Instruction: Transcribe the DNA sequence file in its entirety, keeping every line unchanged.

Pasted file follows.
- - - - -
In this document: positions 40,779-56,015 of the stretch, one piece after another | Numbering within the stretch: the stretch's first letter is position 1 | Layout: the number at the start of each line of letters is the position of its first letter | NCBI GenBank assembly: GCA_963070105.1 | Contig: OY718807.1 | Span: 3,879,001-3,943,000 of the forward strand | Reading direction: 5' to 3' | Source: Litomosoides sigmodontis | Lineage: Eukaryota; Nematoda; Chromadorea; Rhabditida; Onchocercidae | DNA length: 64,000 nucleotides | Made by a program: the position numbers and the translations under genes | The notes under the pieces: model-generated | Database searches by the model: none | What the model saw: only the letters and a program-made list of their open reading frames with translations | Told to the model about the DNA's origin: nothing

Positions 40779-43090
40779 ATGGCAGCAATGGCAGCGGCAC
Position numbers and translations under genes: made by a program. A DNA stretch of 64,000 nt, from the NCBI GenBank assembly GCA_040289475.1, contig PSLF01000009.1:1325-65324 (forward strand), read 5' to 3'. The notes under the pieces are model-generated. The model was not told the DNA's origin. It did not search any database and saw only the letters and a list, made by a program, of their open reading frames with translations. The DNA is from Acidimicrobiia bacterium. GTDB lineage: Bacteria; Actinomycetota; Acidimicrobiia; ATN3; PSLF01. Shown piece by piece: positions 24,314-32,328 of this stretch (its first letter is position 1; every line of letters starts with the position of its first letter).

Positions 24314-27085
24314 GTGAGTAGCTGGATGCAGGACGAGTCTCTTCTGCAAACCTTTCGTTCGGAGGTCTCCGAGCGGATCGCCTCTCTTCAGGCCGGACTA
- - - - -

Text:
In this document: positions 40,779-56,015 of the stretch, one piece after another | Numbering within the stretch: the stretch's first letter is position 1 | Layout: the number at the start of each line of letters is the position of its first letter | NCBI GenBank assembly: GCA_963070105.1 | Contig: OY718807.1 | Span: 3,879,001-3,943,000 of the forward strand | Reading direction: 5' to 3' | Source: Litomosoides sigmodontis | Lineage: Eukaryota; Nematoda; Chromadorea; Rhabditida; Onchocercidae | DNA length: 64,000 nucleotides | Made by a program: the position numbers and the translations under genes | The notes under the pieces: model-generated | Database searches by the model: none | What the model saw: only the letters and a program-made list of their open reading frames with translations | Told to the model about the DNA's origin: nothing

Positions 40779-43090
40779 ATGGCAGCAATGGCAGCGGCAC
Position numbers and translations under genes: made by a program. A DNA stretch of 64,000 nt, from the NCBI GenBank assembly GCA_040289475.1, contig PSLF01000009.1:1325-65324 (forward strand), read 5' to 3'. The notes under the pieces are model-generated. The model was not told the DNA's origin. It did not search any database and saw only the letters and a list, made by a program, of their open reading frames with translations. The DNA is from Acidimicrobiia bacterium. GTDB lineage: Bacteria; Actinomycetota; Acidimicrobiia; ATN3; PSLF01. Shown piece by piece: positions 24,314-32,328 of this stretch (its first letter is position 1; every line of letters starts with the position of its first letter).

Positions 24314-27085
24314 GTGAGTAGCTGGATGCAGGACGAGTCTCTTCTGCAAACCTTTCGTTCGGAGGTCTCCGAGCGGATCGCCTCTCTTCAGGCCGGACTA